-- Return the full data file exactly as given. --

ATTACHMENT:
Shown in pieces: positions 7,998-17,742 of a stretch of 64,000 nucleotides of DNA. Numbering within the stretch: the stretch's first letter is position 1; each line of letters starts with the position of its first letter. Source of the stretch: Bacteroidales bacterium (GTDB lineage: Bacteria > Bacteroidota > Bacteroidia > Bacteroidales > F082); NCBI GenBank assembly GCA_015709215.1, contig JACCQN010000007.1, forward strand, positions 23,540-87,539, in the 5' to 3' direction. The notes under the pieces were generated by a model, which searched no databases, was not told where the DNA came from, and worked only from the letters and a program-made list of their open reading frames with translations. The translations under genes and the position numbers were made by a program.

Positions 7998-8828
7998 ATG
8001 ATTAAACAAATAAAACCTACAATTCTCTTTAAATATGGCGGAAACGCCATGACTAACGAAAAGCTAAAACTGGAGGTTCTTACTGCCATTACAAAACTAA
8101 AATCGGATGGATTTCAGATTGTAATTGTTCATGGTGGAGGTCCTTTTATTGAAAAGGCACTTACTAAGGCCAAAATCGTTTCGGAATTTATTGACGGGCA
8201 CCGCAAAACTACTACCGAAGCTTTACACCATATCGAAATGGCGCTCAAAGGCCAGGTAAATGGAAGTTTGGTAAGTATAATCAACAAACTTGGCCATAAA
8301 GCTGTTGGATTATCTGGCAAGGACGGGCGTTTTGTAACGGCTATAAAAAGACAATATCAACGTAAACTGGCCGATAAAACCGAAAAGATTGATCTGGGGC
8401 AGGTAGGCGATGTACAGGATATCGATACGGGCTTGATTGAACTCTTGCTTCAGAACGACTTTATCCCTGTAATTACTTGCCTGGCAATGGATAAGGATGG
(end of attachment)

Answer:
Shown in pieces: positions 7,998-17,742 of a stretch of 64,000 nucleotides of DNA. Numbering within the stretch: the stretch's first letter is position 1; each line of letters starts with the position of its first letter. Source of the stretch: Bacteroidales bacterium (GTDB lineage: Bacteria > Bacteroidota > Bacteroidia > Bacteroidales > F082); NCBI GenBank assembly GCA_015709215.1, contig JACCQN010000007.1, forward strand, positions 23,540-87,539, in the 5' to 3' direction. The notes under the pieces were generated by a model, which searched no databases, was not told where the DNA came from, and worked only from the letters and a program-made list of their open reading frames with translations. The translations under genes and the position numbers were made by a program.

Positions 7998-8828
7998 ATG
8001 ATTAAACAAATAAAACCTACAATTCTCTTTAAATATGGCGGAAACGCCATGACTAACGAAAAGCTAAAACTGGAGGTTCTTACTGCCATTACAAAACTAA
8101 AATCGGATGGATTTCAGATTGTAATTGTTCATGGTGGAGGTCCTTTTATTGAAAAGGCACTTACTAAGGCCAAAATCGTTTCGGAATTTATTGACGGGCA
8201 CCGCAAAACTACTACCGAAGCTTTACACCATATCGAAATGGCGCTCAAAGGCCAGGTAAATGGAAGTTTGGTAAGTATAATCAACAAACTTGGCCATAAA
8301 GCTGTTGGATTATCTGGCAAGGACGGGCGTTTTGTAACGGCTATAAAAAGACAATATCAACGTAAACTGGCCGATAAAACCGAAAAGATTGATCTGGGGC
8401 AGGTAGGCGATGTACAGGATATCGATACGGGCTTGATTGAACTCTTGCTTCAGAACGACTTTATCCCTGTAATTACTTGCCTGGCAATGGATAAGGATGG